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August 2009

Will Ridley Scott's New "Alien" Prequel Mimic William Gibson's Awesome Unfilmed Alien 3 Screenplay?

Ridley_scott_cam FADE IN: DEEP SPACE - THE FUTURE: The silent field of stars -- eclipsed by the dark bulk of an approaching ship.  CLOSER...

William Gibson's "Alien 3" Screenplay

20th Century Fox is rebooting its "Alien" franchise with Jon Spaihts to write a prequel that has Ridley Scott set to return as director.

The film will be a prequel to the seminal 1979 film about an extraterrestrial creature that stalks and kills the crew of a spaceship. The 1979 epic starred Tom Skerritt and Sigourney Weaver. The new treatment will precede that film, in which the crew of a commercial towing ship returning to Earth is awakened and sent to respond to a distress signal from a nearby planetoid. The crew discovers too late that the signal was generated by an empty ship to warn them.

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Is the Universe a Vast Computer Simulation? - A Galaxy Classic

6a00d8341bf7f753ef0115700ff238970b-500wi Philosophy is a vital study for the human race - from the ancient Greeks to the modern day, some of the finest thinkers have examined the human condition and produced valuable insights and conclusions on what it means "to be."  Unfortunately much of the other work in the field is dubious, including a recent paper which argues that we're all living in a vast computer simulation.  Yes, it WAS written after the first Matrix film but before the sequels.  Funny that.

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Human Aging: Is It an Accident of Evolution? - A Galaxy Insight

Main_2 "Everyone has assumed we age by rust. But how do you explain animals that don't age? Some tortoises lay eggs at the age of 100, there are whales that live to be 200 and clams that make it past 400 years."

Stuart Kim, PhD, Stanford University professor of developmental biology and genetics

Prevailing theory of aging challenged by Stanford University Medical School researchers. Their discovery contradicts the prevailing theory that aging is a buildup of tissue damage similar to rust. The Stanford findings suggest specific genetic instructions drive the process. If they are right, science might one day find ways of switching the signals off and halting or even reversing aging.

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Life in the Solar System -A Daily Galaxy Poll

Eating-tuna-calculator-swimming-school-tuna-large-photo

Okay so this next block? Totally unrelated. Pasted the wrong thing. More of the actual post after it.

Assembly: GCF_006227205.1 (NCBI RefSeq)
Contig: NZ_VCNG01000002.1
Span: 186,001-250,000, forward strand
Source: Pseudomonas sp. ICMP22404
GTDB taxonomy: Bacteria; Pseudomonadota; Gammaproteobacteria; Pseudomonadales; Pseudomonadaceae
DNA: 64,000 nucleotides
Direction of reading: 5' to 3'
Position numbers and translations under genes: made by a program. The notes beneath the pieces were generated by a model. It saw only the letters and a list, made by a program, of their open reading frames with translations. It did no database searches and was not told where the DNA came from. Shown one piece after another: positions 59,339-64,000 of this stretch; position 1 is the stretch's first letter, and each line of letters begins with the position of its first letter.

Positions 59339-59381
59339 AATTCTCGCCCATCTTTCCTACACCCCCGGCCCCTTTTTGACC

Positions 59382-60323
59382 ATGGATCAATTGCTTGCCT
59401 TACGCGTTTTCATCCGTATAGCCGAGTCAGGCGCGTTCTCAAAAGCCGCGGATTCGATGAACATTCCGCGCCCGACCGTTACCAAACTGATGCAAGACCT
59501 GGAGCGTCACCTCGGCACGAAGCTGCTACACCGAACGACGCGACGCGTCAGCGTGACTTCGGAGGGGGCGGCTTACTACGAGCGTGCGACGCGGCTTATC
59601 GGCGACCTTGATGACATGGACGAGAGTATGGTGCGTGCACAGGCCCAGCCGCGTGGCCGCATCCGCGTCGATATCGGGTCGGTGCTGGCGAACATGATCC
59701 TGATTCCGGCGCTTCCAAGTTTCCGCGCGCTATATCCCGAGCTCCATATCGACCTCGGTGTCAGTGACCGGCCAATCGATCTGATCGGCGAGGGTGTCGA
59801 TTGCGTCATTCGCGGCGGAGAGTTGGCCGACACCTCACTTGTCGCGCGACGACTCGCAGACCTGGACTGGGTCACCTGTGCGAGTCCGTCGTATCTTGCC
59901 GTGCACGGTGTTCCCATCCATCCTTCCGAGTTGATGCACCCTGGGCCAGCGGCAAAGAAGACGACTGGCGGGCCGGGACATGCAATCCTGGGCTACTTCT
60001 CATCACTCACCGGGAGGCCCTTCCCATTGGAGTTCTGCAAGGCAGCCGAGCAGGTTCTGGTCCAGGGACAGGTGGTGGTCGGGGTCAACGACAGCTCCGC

Where in our Solar System do you expect life will be found? Jupiter's Europa, the hidden oceans of Saturn's moons Enceladus or Titan, the subterranean lakes of Mars, the clouds of Venus?

What will form will the life mostly be? Carbon-based, non-carbon? Microbial? Possibly advanced?

Post your thoughts in Comments. We'll publish the results this coming Monday, August 3rd.

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Galaxy Friday Matinee: Orson Welles' Mercury Theater Broadcast of H.G. Well's "War of the Worlds"

Mc_wow1 Don't miss this re-enactment of the presentation and public reactions to the original Mercury Theater on the Air broadcast of H.G. Well's War of the Worlds, performed as a Halloween special on October 30, 1938. The live broadcast was set in Grover's Mill, an unincorporated village in West Windsor Township, New Jersey frightening many listeners into believing that an actual Martian invasion was in progress.

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The Daily Flash -Eco, Space, Tech (7/31)

Tern_Eleg-bas-11Sp94SRm-f Mysteriously High Tides on East Coast Perplex Scientists

From Maine to Florida, the Atlantic seaboard has experienced higher tides than expected this summer. At their peak in mid-June, the tides at some locations outstripped predictions by two feet. The change has come too fast to be attributed to melting ice sheets or anything quite that dramatic, and it’s a puzzle for scientists who’ve never seen anything quite like it.

Hulu_product_tour_image 60% of 'Net Users Watch Video Online: Traditional TV Doomed?

A new survey by Pew features a couple of very interesting stats about online video viewership: 62% of adult 'net users have watched video online, a figure that's risen from 33% two and a half years ago. Meanwhile a massive 89% of youngsters also watch video online.

060908-dark-matter_big Galaxies Bring Dancing With the Stars to New Level

What is small, mysterious, faint, in the process of loosing mass, and can dance like crazy? Could it be Marie Osmond? Well, that might be the correct answer in this galaxy, but just on the outskirts of the Milky Way are small, mysterious galaxies called dwarf spheroidal galaxies, and a new study offers an explanation for the origin of these puzzling objects. But can they really dance? Yes, says lead author Elena D'Onghia of the Harvard-Smithsonian Center for Astrophysics.

504x_starwarsshrinemonsterbrick Are Science Fiction Franchises As Popular As Religion?

If you don't worship Star Trek, then you must worship the Force. But maybe you're a vampire adept, or a member of the Batman congregation? Fans' faith in their franchises gets as intense and bloody as zealots' faith in religion.


NexGen AI -A Threat to Human Civilization?

Artificial Intelligence What could a criminal do with a speech synthesis system that could masquerade as a human being? What happens if artificial intelligence technology is used to mine personal information from smartphones?

AI is becoming the stuff of future scifi greats: A robot that can open doors and find electrical outlets to recharge itself. Computer viruses that no one can stop. Predator drones, which, though still controlled remotely by humans, come close to a machine that can kill autonomously.

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